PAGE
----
Roget's 21st Century Thesaurus, Third Edition Copyright © 2013 by the Philip Lief Group.

EXAMPLES FROM THE WEB FOR ELOPE

Goujet was an odd fellow, proposing to elope, just the way it happens in novels.

The man who had induced her to elope with him sat at dice with a gentleman from London!

Why don't you elope with some one—the dark, clinging girl—and let me free?

"Perhaps she will elope," the doctor said to his wife, humorously.

Well if one is on his way to elope—it is all the same:—one must have a companion, if not the one, then the other.'

You promised Countess Rostova to marry her and were about to elope with her, is that so?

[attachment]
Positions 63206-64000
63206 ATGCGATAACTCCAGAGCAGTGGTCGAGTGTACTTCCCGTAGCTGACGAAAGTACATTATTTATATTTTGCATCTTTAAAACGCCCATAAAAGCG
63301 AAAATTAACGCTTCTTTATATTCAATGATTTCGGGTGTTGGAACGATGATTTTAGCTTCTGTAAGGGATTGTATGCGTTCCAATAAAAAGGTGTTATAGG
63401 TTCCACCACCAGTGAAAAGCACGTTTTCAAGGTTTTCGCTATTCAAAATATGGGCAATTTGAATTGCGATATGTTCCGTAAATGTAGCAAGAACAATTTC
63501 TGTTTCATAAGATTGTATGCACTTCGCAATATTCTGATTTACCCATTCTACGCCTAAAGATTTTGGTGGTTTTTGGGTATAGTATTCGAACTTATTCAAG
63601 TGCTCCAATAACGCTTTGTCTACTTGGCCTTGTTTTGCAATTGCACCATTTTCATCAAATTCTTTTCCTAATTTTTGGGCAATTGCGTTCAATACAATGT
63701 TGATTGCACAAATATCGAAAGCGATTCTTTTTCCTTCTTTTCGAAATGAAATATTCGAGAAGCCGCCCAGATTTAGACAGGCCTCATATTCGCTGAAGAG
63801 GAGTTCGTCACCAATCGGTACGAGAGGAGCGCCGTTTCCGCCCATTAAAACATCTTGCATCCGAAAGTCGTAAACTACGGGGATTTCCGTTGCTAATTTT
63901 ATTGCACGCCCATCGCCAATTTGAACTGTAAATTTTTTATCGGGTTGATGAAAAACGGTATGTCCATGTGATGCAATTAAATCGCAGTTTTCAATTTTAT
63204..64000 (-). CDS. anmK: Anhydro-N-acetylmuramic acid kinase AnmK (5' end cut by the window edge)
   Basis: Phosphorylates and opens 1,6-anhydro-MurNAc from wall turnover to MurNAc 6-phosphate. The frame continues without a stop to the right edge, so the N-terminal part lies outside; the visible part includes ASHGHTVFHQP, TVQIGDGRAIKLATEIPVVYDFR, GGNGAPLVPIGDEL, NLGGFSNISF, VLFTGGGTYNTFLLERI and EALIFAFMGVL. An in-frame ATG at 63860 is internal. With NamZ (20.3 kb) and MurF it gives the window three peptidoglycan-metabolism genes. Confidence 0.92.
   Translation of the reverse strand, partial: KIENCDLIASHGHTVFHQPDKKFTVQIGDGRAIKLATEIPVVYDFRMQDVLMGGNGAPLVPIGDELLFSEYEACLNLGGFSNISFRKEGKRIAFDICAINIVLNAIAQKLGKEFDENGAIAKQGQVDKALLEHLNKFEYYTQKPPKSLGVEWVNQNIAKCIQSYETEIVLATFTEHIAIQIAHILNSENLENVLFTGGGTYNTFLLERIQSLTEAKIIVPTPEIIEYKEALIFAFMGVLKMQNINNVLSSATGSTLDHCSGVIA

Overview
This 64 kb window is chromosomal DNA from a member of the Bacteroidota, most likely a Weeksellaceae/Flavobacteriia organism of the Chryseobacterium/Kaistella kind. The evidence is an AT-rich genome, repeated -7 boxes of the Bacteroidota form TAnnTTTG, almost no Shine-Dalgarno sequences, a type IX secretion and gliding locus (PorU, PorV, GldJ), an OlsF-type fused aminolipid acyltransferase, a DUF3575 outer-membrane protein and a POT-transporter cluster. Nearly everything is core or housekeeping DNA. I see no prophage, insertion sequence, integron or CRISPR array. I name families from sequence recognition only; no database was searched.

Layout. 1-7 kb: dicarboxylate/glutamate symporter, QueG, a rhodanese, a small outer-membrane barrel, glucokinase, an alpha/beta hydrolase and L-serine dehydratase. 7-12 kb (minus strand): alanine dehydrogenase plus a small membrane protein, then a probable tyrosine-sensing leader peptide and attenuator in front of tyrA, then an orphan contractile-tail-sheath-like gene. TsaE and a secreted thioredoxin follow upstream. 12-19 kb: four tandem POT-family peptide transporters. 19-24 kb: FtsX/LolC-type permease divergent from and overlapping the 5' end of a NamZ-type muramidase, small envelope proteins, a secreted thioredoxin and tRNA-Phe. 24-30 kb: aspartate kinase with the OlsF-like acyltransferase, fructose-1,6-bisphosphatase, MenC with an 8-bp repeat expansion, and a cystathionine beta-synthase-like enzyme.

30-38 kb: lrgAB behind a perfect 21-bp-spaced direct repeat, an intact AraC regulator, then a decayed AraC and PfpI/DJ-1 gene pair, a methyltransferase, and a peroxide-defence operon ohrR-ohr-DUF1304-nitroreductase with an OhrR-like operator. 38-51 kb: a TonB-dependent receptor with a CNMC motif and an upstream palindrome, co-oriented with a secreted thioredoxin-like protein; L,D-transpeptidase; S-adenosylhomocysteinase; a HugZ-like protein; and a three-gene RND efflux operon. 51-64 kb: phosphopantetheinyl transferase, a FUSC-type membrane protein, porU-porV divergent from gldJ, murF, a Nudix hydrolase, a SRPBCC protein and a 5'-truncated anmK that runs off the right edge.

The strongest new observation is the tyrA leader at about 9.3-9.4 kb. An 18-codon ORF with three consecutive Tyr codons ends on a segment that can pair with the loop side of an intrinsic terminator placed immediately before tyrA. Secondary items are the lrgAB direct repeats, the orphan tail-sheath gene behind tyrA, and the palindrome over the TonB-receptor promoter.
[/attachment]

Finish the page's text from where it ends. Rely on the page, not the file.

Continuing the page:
Yes, that's it, she means to elope with him, but what am I to do?

She was all but a stranger, and I had assisted her to elope.

He could never permit them to elope; it would cause no end of trouble.

She was Miss Green and the dog Bob was going to elope with her.

WORD ORIGIN

1590s, "to run off," probably a reborrowing from Middle Dutch (ont)lopen "run away." Sense of "run from parents to marry secretly" is 19c. Anglo-French aloper "run away from a husband with one's lover" is attested from mid-14c., but there is a gap of many years.

The Anglo-French word represents Old French es- + Middle English lepen "run, leap" (see leap (v.)).

The oldest Germanic word for "wedding" is represented by Old English brydlop (cf. Old High German bruthlauft, Old Norse bruðhlaup), literally "bride run," the conducting of the woman to her new home. Related: Eloped; eloping.

MORE RELATED WORDS FOR ELOPE

Roget's 21st Century Thesaurus, Third Edition Copyright © 2013 by the Philip Lief Group.